When 11-year-old Gitty (Peyton Kennedy) discovers that her beloved father is hiding a wealthy man (Richard Schiff) in her family's silo in order to save their struggling farm, she is forced to choose between saving the man's life or protecting her family from the consequences of their actions. The "fable" of the title is the film's explicit parallel between Gitty and the story of the lion and the mouse. When the mouse sees that the lion is in trouble (perhaps from a thorn in his foot), the mouse does the seemingly right thing and aids the lion. But what is the outcome? Is the lion grateful or does he turn around and devour the tasty morsel? This is the problem facing Gitty: she wants to do the right thing, but is it worth the unknown outcome? With its blend of fantasy and the pastoral, "American Fable" might call to mind other films such as "Pan's Labyrinth" or even "The Reflecting Skin". The latter would be unfair, but the former is a good touchstone. While the fantasy in "Fable" is relatively mild -- more dream than altered reality -- it does feature a strong-willed young girl in a perilous world. And, for the record, Peyton Kennedy excels in this role, really carrying the weight of the entire film on her shoulders successfully. Speaking of the pastoral setting, credit must be given to the filmmakers for their location choices. Certainly you could replicate a Wisconsin farm in California or elsewhere, but actually filming in Wisconsin and Illinois captured the authentic nature of the Midwest. And the inclusion of the House on the Rock was brilliantly conceived. Anyone from the Midwest should instantly recognize the Infinity Room and the World's Largest Carousel, both of which double effectively as a dream sequence. Veteran actor Richard Schiff balances with Kennedy quite well and plays an excellent "lion". Viewers will be kept guessing if he really intends to keep his promises or if he will say anything just to survive. Kip Pardue's acting is the weak point of the film. Whether it is him or the script, he often seems out of place. Which leaves Gavin MacIntosh. His character, Martin, is impossible to love, coming across very much like a budding sociopath. MacIntosh's portrayal is therefore excellent -- he creates an uneasiness in the viewer that shows a real mastery of the character. As the debut feature film for writer-director-producer Anne Hamilton, "American Fable" is a winner, pure and simple. Moviegoers ought to keep their eyes open for Hamilton's name on future projects; whether she ends up staying in the independent film world or moves on to bigger studio projects, she exhibits world-class skill and imagination that we should hope to see more of. The home video release from IFC Midnight has a few small perks. There are deleted scenes that may add a little something for audience members who cannot quite get enough of this family. Sadly, there is no audio commentary or in-depth interview with Hamilton. Perhaps keeping some aspects shrouded in mystery is for the best, but it would have been nice to hear some thoughts on the writing, casting, funding and other topics from the auteur.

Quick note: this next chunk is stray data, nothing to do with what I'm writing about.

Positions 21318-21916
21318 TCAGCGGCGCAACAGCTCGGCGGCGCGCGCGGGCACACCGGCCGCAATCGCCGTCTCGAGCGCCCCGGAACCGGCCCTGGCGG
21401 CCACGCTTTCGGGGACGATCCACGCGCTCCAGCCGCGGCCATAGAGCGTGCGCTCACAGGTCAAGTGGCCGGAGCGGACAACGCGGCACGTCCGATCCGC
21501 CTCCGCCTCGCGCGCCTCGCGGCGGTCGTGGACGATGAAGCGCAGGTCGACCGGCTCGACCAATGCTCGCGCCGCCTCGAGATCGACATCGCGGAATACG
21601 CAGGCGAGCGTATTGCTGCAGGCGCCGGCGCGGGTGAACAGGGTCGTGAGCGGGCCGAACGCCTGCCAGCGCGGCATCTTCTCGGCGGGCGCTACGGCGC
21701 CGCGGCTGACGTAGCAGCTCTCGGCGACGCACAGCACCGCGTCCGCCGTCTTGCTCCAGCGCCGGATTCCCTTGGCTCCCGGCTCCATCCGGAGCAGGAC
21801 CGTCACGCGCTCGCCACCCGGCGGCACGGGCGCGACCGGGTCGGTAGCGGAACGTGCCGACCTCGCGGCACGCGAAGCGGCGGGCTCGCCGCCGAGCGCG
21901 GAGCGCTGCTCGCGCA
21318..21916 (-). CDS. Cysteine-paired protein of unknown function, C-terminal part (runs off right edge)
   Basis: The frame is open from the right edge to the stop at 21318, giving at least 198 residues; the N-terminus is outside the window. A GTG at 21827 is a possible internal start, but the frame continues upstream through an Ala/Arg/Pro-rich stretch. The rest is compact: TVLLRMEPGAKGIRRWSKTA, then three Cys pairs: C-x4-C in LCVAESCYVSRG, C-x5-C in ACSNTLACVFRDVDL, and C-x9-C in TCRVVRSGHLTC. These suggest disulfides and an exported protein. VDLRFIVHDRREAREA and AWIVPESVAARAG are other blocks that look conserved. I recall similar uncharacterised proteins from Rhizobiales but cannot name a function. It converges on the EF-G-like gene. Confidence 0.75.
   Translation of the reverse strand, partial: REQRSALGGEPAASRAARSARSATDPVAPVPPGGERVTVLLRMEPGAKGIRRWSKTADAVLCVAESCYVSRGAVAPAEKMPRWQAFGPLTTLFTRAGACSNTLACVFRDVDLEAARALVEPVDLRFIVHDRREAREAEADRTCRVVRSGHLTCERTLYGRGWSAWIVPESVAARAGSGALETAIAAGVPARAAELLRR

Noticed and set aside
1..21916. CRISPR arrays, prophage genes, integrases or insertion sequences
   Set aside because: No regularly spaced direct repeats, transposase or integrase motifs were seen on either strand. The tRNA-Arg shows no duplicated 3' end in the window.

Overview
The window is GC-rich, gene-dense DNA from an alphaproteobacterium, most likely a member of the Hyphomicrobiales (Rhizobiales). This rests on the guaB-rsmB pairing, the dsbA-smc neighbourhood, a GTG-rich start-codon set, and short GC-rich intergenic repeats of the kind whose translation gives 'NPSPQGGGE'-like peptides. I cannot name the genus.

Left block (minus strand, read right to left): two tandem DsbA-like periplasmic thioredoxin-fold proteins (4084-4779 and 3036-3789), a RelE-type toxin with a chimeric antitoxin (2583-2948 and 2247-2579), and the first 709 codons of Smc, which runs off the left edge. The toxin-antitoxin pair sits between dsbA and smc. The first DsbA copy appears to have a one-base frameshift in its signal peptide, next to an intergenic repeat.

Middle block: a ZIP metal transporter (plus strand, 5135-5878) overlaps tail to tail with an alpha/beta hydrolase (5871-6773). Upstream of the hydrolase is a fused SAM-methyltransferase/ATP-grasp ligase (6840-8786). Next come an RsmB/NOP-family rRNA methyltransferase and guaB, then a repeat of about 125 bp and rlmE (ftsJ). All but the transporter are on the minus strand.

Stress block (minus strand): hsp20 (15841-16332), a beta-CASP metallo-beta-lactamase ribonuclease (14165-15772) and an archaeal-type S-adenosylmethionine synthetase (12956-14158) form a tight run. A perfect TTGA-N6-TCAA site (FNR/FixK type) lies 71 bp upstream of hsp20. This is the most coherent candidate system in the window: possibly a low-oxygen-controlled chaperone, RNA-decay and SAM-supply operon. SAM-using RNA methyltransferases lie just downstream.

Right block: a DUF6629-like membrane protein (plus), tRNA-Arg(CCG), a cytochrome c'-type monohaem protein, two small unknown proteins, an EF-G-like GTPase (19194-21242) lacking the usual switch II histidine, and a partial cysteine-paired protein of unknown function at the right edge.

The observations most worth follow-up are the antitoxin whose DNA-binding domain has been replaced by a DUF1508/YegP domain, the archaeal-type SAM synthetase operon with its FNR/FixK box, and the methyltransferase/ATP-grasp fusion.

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After 11-year-old Gitty discovers a man who can grant wishes hiding in her family's silo, she is forced to choose between saving the man's life and protecting her family.
April 30, 2021